Salsomaggiore Terme with its parks and tree-lined avenues, its green hills and its flowerbeds set up in mosaiculture is like a flowered garden.
A small green corner where you can breath fresh air and run far away from the hustle and bustle.
Thanks to this itinerary we'll discover how this botanical richness which adorns the city centre becomes an excellence in the Gavinell Botanic Garden, located only a few km from the city.
Our botanic route starts and develops through the Mazzini urban Park, home of the Luigi Zoja Spa Building in the heart of the city.
Here live 38 of the most prized tree species found in the historical urban garden and some century-old trees.
Many of the trees date back to when the park was originally planted in 1913, including: the giant Sequoia with which the route begins, one of the biggest trees (diameter 150 cm); equally impressive is the Atlas Cedar, of the Glauca variety, which stands tall and proud in the nearby flowerbed, with its beautiful, silvery foliage and its mighty trunk that is more than a metre across.
In the park also lime trees, plane trees, many varieties of fir trees, and domestic pines all find their place, as well as a large variety of ornamental species with plants often arranged in order to enhance their particular growth habit and aesthetic purpose.
All the trees included in the route are identified with explanatory plaques.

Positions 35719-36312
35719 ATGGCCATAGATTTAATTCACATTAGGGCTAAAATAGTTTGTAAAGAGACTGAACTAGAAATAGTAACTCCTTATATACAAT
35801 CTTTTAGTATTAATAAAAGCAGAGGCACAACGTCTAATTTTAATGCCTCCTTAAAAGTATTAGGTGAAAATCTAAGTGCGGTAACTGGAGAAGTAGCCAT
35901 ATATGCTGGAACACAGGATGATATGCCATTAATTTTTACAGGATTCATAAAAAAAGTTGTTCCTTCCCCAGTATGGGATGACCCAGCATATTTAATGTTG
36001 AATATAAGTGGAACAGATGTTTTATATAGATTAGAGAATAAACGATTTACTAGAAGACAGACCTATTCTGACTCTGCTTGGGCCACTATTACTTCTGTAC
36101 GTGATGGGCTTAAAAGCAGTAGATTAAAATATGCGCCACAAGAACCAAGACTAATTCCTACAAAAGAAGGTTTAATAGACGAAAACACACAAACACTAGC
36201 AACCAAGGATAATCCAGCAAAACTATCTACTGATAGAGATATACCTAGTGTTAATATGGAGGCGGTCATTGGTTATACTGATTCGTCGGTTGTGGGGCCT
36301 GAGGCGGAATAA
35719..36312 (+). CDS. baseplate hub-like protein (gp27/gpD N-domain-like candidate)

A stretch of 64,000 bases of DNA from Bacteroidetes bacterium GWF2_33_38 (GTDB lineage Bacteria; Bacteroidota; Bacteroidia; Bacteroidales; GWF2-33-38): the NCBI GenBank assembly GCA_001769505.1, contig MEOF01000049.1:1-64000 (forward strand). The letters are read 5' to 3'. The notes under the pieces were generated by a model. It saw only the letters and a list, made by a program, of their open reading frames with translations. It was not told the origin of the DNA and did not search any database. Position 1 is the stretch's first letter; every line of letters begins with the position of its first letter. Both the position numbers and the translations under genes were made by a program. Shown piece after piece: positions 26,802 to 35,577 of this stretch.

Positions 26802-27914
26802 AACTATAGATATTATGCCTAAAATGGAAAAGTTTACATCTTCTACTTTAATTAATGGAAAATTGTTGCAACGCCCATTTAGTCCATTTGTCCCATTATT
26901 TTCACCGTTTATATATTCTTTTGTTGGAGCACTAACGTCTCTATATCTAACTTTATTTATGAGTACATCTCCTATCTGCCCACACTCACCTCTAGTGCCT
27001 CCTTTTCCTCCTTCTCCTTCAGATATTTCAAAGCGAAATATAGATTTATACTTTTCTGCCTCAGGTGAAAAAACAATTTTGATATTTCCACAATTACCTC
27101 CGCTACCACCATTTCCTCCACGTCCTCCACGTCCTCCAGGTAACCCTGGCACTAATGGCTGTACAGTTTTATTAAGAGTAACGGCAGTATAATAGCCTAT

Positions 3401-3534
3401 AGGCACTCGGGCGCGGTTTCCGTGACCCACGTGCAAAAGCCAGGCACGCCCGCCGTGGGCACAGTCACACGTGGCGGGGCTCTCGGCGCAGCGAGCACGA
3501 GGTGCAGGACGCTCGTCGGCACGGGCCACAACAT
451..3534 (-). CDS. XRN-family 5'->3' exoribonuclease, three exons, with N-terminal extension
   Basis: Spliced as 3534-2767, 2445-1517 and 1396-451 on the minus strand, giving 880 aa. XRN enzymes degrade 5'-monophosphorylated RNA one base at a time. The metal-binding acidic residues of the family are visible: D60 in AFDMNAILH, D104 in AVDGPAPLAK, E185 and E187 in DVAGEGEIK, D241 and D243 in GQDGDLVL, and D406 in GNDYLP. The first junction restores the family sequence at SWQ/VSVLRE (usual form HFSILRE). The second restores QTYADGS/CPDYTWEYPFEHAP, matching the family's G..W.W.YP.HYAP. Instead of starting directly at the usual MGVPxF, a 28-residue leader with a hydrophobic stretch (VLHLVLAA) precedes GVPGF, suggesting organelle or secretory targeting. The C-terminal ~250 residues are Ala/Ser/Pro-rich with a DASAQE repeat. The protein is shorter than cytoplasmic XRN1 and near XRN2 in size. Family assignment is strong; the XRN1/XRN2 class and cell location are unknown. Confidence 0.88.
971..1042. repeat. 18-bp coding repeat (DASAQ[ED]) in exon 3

The Gavinell Botanic Garden is located approximately 3 km outside Salsomaggiore. There are more than 450 species of medicinal plants and herbs to admire, some of them very rare and native, arranged by family and healing properties. Among them, one of the most notable for its beauty and importance is the extraordinary White Lavender of Salsomaggiore, which is found only in the Botanic Garden.
Visitors can linger in the ‘Hortus Conclusus’, or enclosed garden, a historically accurate reconstruction of an area of medieval gardens used for quiet contemplation. In this section of the Gavinell estate, the gardeners have drawn on period documents and accounts to recreate a garden precisely like those that would have been found in many ancient monasteries and medieval castles, where prayer and meditation went hand-in-hand with working the land and studying the beneficial properties of herbs. The flourishing olive grove of the Gavinell Botanic Garden represents the return of an ancient crop, as olives were grown on the hills of Salsomaggiore in the Middle Ages.
For the most curious travellers we point out that the garden has a Herbalist Shop and a Perfumery, where visitors can sample fragrances, perfumes, oils and cosmetic and food products created with the garden’s precious herbs.